Diagenesis of Frontier Formation Offshore Bar Sandstones, Spearhead Ranch Field, Wyoming
Roderick W. Tillman, William R. Almon, 1979. "Diagenesis of Frontier Formation Offshore Bar Sandstones, Spearhead Ranch Field, Wyoming", Aspects of Diagenesis, Peter A. Scholle, Paul R. Schluger
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Diagenesis and physical and biological reworking of the sandstones at Spearhead Ranch Field control the entrapment of oil. The major producing facies is at the top of a sandstone interpreted to be a reworked offshore marine bar.
Mineralogically the reworked facies differ from the underlying non-reworked facies; the reworked facies is high in chert and quartz and low in plagioclase feldspar. The non-reworked bar facies is somewhat lower in chert and quartz and high in plagioclase. Diagenesis of the two mineralogic suites has contributed to preservation of a good reservoir in the reworked facies and destruction of the reservoir in the underlying facies.
Nearly twice as much chlorite is present in the reworked facies as the non-reworked facies. The percent chlorite has a negative correlation (0.7) with quartz in the reworked reservoir facies. Apparently the growth of chlorite grain-coatings has impeded growth of quartz overgrowths and thereby maintained primary porosity and permeability in the reworked facies. Quartz overgrowths have almost completely eliminated porosity and permeability in the non-reworked bar facies. Porosity and permeability calculated from core plugs in the reworked facies average 5.6% and 3.5 md respectively, while comparative values in the non-reworked facies are 4.4% and 0.3 md. The percentages of illite and montmorillonite are also significantly different in the two facies probably resulting from contrasting origins. In the reworked bar facies below the topmost sandstone, calcite cement has in some areas degraded the potential reservoirs.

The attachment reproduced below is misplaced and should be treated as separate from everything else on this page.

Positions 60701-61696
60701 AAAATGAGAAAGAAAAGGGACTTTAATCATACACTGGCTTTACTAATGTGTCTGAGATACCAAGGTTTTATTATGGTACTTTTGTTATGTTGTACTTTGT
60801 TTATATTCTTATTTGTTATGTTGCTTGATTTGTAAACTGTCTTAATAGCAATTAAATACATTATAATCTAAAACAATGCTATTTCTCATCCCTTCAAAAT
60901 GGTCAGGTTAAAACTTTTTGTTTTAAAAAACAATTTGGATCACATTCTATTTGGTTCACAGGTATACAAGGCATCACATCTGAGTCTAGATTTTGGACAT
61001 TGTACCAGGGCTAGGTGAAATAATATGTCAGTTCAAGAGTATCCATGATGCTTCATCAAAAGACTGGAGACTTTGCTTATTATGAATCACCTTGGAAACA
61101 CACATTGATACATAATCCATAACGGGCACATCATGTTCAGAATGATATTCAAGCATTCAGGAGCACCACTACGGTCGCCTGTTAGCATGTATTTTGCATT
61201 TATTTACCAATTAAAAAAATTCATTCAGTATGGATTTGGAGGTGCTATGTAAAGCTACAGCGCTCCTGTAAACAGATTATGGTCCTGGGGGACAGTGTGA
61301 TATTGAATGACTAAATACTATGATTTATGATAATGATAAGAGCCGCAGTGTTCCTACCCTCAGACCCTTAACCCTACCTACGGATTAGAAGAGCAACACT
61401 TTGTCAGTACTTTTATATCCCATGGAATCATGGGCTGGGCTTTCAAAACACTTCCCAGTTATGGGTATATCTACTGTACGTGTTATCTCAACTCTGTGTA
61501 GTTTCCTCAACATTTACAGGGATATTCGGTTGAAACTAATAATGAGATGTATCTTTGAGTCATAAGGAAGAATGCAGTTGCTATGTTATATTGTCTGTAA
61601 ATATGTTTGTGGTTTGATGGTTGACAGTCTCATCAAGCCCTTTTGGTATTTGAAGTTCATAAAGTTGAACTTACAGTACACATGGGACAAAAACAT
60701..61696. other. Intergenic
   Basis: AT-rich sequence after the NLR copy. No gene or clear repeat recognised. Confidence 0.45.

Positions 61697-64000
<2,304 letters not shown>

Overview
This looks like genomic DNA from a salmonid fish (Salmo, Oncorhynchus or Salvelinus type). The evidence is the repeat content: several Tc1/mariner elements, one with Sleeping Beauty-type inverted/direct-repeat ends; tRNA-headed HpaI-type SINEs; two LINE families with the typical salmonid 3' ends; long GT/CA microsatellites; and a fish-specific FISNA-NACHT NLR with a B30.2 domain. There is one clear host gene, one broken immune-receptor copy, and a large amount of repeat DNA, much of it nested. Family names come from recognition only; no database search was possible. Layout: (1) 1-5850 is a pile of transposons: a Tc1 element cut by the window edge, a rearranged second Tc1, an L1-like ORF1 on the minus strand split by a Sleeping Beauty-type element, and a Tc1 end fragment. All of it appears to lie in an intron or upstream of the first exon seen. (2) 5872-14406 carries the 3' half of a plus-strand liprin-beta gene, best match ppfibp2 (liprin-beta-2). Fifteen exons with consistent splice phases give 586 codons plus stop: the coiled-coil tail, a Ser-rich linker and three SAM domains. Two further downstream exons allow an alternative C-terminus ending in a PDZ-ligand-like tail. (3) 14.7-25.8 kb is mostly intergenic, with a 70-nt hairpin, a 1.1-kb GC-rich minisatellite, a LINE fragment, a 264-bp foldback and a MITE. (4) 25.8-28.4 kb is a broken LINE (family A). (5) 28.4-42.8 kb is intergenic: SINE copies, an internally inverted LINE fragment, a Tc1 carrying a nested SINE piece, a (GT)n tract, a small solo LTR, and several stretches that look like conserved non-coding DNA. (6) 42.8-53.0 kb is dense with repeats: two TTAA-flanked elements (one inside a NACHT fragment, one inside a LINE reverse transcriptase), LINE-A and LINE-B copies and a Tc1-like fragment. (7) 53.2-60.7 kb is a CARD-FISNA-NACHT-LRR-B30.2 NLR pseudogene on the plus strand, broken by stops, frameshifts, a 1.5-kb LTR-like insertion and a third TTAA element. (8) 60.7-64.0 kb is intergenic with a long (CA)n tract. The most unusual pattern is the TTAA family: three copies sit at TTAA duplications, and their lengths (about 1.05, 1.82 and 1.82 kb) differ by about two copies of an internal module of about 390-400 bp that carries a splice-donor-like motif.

Results of this study are based on interpretation of three slabbed and polished cores (116 to 150 feet in length) taken by Mountain Fuel (Nos. 2, 3, 4 Spearhead Ranch). Scanning electron microscope analyses, X-ray diffraction analyses and petrographic laboratory studies were carried out on samples from the cores.
Four ‘stacked” upward-coarsening sequences, up to 70 feet thick, were interpreted from analyses of sedimentary structures and vertical sequences of lithologies and facies. Discriminant analysis of the X-ray diffraction results of 36 reworked and non-reworked facies sandstones yields nearly perfect separation (97%) of the two facies.
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There are a number of gaping holes in accumulated knowledge within the discipline of sedimentology. Perhaps one of the largest holes has been the general subject of diagenesis in clastic rocks. It was therefore fortuitous that two symposia covering various aspects of diagenesis (mainly in clastics) were presented a year apart in different parts of the country but with the same motivation – to contribute to the closing of that knowledge gap. Sedimentologists now have a fairly good idea of the what and the how of sediment deposition. What happens after the sediments are lithified has frequently been ignored. It was the aim of both editors of this publication to approach the subject from two different viewpoints. Schluger directed a symposium which looked mainly at clastic reservoirs, and Scholle presented a symposium which examined various aspects of paleotemperature control of diagenesis.